One of the handful of new titles revealed for the Oculus Rift at Oculus Connect 2, Hollywood, today, MoonStrike comes from Big Dorks, a US based independent studio. Using the Oculus Touch controllers, MoonStrike is a simple yet potentially very deep strategy videogame that has the player attempting to take command of planets and battlestations by sending their faceless troops to war.
MoonStrike‘s most immediately similarity would be Risk. It’s a 3D space combat strategy videogame, but its core gameplay loop is using a command of numbers to take control of planets while ensuring you don’t leave those you already own undefended. Your resources build over time so waiting for the right moment to strike is important, more so when you factor in the continuously moving planets and the time it will take your fleet to reach them.
All of the above may sound familiar to the most discerning strategy videogame fan, as MoonStrike plays incredibly similar to another videogame. Inventive Dingo’s 2007 PC release, Mayhem Intergalatic, has the exact same ruleset. While the planets are not moving objects and the visual representation is a simple 2D map, the basic gameplay is near-identical. Mayhem Intergalatic didn’t go on to redefine the genre, but it did develop a satisfied cult following; MoonStrike is likely to exceed this thanks to its promotion via Oculus VR, but it also just as likely to satisfy it’s audience.
The in-game action is very simple to control. All of the Oculus Touch demos here at Oculus Connect 2 are standing experiences, however MoonStrike could just as easily be played while seated. All of the planets which the player is concerned with stay within your forward-facing 180 degrees. In the demo version here at Oculus Connect 2 the player was represented by blue planets and fought against two opponents, red and gold. Grey planets were as-yet-unclaimed.
Though different in size, the planets didn’t seem to hold any further value at this time. The player would find an increase in the number of their units stationed on each planet they owned every 10-or-so seconds, but this didn’t seem to relate to the size of the planet. To command troops it’s simply a case of swiping a hoop that extends from the player’s virtual hand over the planets from which you wish to expel units, followed by holding the index finger trigger and dragging the hoop over an enemy planet. After this you just watch your units take flight, gunning down opposing craft and hopefully making it to their intended destination.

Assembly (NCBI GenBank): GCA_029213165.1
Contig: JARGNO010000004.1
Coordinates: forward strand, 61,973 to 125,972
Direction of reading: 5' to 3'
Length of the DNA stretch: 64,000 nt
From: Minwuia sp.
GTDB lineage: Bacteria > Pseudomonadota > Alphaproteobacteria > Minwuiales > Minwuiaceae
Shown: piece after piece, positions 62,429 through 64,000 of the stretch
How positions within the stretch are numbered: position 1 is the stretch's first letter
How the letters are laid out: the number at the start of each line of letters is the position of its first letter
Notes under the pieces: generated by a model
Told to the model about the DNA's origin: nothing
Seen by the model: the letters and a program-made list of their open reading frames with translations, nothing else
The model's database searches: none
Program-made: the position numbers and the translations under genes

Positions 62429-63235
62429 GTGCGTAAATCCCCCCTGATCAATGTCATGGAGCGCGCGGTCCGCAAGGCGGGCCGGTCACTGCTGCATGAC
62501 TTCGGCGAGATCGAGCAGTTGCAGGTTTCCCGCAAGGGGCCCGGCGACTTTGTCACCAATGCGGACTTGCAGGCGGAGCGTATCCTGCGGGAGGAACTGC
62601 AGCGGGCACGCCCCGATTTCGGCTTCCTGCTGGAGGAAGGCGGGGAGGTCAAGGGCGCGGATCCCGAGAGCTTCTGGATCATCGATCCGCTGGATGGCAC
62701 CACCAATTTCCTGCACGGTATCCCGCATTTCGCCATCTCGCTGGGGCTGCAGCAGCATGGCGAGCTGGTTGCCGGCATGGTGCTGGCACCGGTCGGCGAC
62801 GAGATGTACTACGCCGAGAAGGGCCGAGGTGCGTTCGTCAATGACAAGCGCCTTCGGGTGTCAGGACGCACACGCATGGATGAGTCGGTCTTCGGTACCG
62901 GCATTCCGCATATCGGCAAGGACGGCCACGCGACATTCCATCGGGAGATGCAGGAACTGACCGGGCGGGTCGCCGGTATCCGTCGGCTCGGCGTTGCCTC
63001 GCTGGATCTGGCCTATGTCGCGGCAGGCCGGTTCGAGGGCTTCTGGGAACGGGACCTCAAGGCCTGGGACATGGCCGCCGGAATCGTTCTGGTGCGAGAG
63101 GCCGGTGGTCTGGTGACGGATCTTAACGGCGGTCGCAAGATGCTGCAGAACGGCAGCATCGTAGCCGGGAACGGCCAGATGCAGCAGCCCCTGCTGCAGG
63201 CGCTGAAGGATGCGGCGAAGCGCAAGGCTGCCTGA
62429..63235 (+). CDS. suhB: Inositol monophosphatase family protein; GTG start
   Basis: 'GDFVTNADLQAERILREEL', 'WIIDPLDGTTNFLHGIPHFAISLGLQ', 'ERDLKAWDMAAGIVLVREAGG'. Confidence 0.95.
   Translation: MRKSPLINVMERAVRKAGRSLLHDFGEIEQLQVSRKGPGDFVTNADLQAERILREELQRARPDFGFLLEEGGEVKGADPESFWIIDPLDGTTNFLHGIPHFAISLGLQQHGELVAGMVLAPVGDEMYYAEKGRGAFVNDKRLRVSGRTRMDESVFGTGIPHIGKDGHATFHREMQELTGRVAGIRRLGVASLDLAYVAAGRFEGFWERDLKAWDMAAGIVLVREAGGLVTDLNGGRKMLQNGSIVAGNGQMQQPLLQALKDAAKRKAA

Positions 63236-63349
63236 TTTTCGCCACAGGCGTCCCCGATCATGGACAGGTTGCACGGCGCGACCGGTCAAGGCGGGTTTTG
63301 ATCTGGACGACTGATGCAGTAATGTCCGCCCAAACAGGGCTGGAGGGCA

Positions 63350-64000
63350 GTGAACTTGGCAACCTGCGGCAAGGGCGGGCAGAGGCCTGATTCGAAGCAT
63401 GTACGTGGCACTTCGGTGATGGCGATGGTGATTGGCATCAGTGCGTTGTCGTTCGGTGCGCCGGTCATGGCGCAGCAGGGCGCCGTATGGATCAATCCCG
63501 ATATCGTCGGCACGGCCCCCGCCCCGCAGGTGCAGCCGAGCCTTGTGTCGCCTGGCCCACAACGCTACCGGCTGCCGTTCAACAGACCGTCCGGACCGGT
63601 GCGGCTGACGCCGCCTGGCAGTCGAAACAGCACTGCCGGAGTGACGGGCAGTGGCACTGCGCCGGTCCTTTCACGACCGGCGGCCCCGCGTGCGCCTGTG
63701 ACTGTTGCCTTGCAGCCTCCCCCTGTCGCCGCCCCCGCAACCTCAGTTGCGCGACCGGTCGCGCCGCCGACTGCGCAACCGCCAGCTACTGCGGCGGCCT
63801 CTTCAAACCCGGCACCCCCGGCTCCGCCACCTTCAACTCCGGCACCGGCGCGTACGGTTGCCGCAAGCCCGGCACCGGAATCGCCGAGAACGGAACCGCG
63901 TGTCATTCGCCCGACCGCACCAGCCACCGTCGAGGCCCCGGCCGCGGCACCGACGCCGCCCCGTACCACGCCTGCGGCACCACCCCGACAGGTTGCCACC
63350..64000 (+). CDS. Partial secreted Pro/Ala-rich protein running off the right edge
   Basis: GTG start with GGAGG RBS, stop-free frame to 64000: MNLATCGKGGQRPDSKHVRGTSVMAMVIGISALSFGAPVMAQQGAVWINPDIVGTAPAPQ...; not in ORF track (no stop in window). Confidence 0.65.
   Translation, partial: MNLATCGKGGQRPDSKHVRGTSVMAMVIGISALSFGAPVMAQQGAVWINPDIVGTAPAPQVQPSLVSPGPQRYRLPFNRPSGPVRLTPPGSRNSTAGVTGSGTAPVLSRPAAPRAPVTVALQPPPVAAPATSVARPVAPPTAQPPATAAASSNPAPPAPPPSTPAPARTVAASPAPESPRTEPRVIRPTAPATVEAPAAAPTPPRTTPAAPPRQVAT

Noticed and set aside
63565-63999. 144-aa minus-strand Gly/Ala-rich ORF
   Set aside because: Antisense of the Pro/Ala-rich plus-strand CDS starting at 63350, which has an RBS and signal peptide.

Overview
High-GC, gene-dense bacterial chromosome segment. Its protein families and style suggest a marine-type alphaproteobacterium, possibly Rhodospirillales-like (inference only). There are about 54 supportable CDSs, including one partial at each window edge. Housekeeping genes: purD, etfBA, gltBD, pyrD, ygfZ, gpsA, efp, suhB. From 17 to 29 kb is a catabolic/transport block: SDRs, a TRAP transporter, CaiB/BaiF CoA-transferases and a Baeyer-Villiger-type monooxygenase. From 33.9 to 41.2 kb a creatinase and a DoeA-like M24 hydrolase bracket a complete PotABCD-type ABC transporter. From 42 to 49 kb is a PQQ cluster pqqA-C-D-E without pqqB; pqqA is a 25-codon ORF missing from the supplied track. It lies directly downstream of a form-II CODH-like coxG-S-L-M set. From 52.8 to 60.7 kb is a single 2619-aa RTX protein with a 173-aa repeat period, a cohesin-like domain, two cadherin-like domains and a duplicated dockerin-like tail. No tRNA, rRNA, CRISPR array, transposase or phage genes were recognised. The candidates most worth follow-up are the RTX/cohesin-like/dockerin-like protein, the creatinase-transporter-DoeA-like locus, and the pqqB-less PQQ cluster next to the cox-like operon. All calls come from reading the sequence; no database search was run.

The demo version of MoonStrike was tough, but it seems Big Dorks had acknowledged this. Towards the end of the demo (a timer ticks down throughout this version) a battlestation entered the map armed to the teeth with reinforcements. New units aplenty, you’re back in the action able to take down some of the biggest enemy outposts. However, one wrong move and your numbers can soon fall again.
MoonStrike isn’t exactly the kind of experience many would envision when thinking about the future if virtual reality (VR) entertainment, but that is perhaps the entire reason for it’s being. Big Dorks have offered a slice of a fun – though challenging – strategy experience that could potentially become a huge timesink. VRFocus will endeavour to find out more about Big Dorks’ plans and bring you more details on MoonStrike in the near future.